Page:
History of Electric Induction Heating

Press Abuse

By James Farol Metcalf

Newsday 1987

Royce got his large and vicious story to replace the Ginsburg headlines in the Long Island edition on November 8, 1989. He told me later that he was not in charge of the headlines which painted the dire story of a major loss to the Russians with me being the key figure.


The Long Island Newspaper

November 8, 1987








By Knut Royce and Earl Lane

Newsday Washington Bureau

November 8, 1987

An American-owned company in Scotland has provided the Soviet Union with vital equipment for the processing of a material that can significantly improve the accuracy of nuclear warheads, Newsday has learned.

This transfer of technology, for which the Soviets have paid nothing, is described by a Democratic congressional leader as "a national blunder" and by a former Reagan administration official as "among the most serious cases that have come to light."

Similar specialized equipment is used in the United States for a classified process to manufacture a durable and heat-resistant material called carbon-carbon. Experts said that such equipment might save the Soviets five years or more in research and development time and help give them an ability to manufacture advanced materials with a variety of military and aerospace uses. "This is one where they (the Soviets) are going to pick up time," said Adm. Bobby R. Inman, former deputy director of the CIA.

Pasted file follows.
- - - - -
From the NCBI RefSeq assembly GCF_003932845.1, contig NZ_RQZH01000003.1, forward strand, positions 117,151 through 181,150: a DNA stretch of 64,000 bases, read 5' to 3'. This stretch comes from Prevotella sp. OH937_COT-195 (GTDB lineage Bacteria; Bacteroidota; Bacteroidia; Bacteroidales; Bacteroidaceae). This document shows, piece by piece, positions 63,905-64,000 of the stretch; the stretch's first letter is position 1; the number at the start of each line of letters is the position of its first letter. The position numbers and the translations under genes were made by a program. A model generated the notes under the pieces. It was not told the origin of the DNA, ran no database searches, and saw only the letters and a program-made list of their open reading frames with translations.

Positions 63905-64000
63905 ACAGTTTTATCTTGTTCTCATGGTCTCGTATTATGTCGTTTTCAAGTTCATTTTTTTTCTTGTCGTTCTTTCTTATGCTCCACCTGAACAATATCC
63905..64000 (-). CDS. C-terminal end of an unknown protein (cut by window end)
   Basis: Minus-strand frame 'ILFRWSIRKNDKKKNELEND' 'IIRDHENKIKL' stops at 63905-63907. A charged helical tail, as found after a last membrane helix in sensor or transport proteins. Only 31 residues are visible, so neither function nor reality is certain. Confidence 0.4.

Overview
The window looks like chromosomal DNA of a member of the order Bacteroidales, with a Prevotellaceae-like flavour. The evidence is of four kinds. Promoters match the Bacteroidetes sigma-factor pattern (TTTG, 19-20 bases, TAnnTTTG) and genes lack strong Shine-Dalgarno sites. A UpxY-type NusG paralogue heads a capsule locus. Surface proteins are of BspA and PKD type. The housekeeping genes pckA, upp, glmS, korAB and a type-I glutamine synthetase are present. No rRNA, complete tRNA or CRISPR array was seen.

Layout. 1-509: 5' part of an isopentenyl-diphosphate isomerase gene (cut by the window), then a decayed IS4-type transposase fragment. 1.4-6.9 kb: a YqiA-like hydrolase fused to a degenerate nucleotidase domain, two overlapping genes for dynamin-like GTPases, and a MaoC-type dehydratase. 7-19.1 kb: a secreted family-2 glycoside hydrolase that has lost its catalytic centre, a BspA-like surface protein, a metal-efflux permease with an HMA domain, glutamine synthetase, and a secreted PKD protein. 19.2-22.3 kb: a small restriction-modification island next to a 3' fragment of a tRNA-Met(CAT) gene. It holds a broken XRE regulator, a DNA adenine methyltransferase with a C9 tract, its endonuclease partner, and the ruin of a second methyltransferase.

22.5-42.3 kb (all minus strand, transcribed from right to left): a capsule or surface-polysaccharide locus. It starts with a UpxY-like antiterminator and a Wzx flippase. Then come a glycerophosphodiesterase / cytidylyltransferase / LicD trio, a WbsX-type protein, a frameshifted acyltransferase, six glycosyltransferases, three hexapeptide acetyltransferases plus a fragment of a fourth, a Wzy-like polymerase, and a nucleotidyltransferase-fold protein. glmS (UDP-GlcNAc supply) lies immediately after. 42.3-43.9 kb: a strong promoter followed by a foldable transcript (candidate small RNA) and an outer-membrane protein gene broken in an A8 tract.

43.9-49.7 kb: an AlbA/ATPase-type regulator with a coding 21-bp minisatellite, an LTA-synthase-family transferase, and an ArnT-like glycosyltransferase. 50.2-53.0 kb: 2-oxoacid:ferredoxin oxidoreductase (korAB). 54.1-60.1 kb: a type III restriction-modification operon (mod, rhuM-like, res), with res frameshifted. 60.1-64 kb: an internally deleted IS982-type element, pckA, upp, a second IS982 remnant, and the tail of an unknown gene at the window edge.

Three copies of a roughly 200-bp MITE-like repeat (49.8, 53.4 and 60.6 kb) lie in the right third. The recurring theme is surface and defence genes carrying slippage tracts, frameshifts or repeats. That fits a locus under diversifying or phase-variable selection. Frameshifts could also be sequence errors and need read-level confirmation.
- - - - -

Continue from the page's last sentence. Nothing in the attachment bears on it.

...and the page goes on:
Since 1978, carbon-carbon has been used on the nose tips of America's newest strategic warheads on the MX, the Trident D-5 and the Minuteman 3 missiles, according to nuclear weapons experts. In the United States, carbon-carbon also is used in rocket nozzles, for the nose and wing edges of the space shuttle, and in brakes of high-performance aircraft. It is being explored for use in next-generation space planes and as a shielding for satellites against laser attack. Nuclear weapons specialists said carbon-carbon nose tips help make the free-falling warheads more accurate than those equipped with preceding generations of nose tips. The material burns off - or ablates - in a slow, predictable manner as the warheads re-enter the atmosphere. There is less "wobble" in the trajectory of the warhead as it nears its target, experts said.

The possibility of a surprise or "first strike" by either of the superpowers, with pinpoint attacks on missile silos and command centers, remains the subject of spirited debate.

But the potential vulnerability has led both sides to spend billions on "hardening" bunkers and developing mobile strategic weapons. The threat of a first strike is a major topic in current arms negotiations between Washington and Moscow.

"Improving warhead accuracy helps increase the danger of a nation being successful in a preemptive nuclear strike," said Sen. John Kerry (D-Mass), who sits on the Senate subcommittee that oversees international trade issues.

The equipment sent to the Soviet Union slipped through a loose net of inadequate regulations and confused actions by the governments of the United States and Great Britain between 1982 and 1985. A Commerce official said that the department on occasion fails to spot critical technology and that this may have been such an instance. U.S. Customs and the FBI have since investigated the case according to principals who were interviewed by the two agencies, but no charges have been brought. Company officials, noting that the sale was legal under British rules, said they believed the equipment would be used for nonmilitary purposes.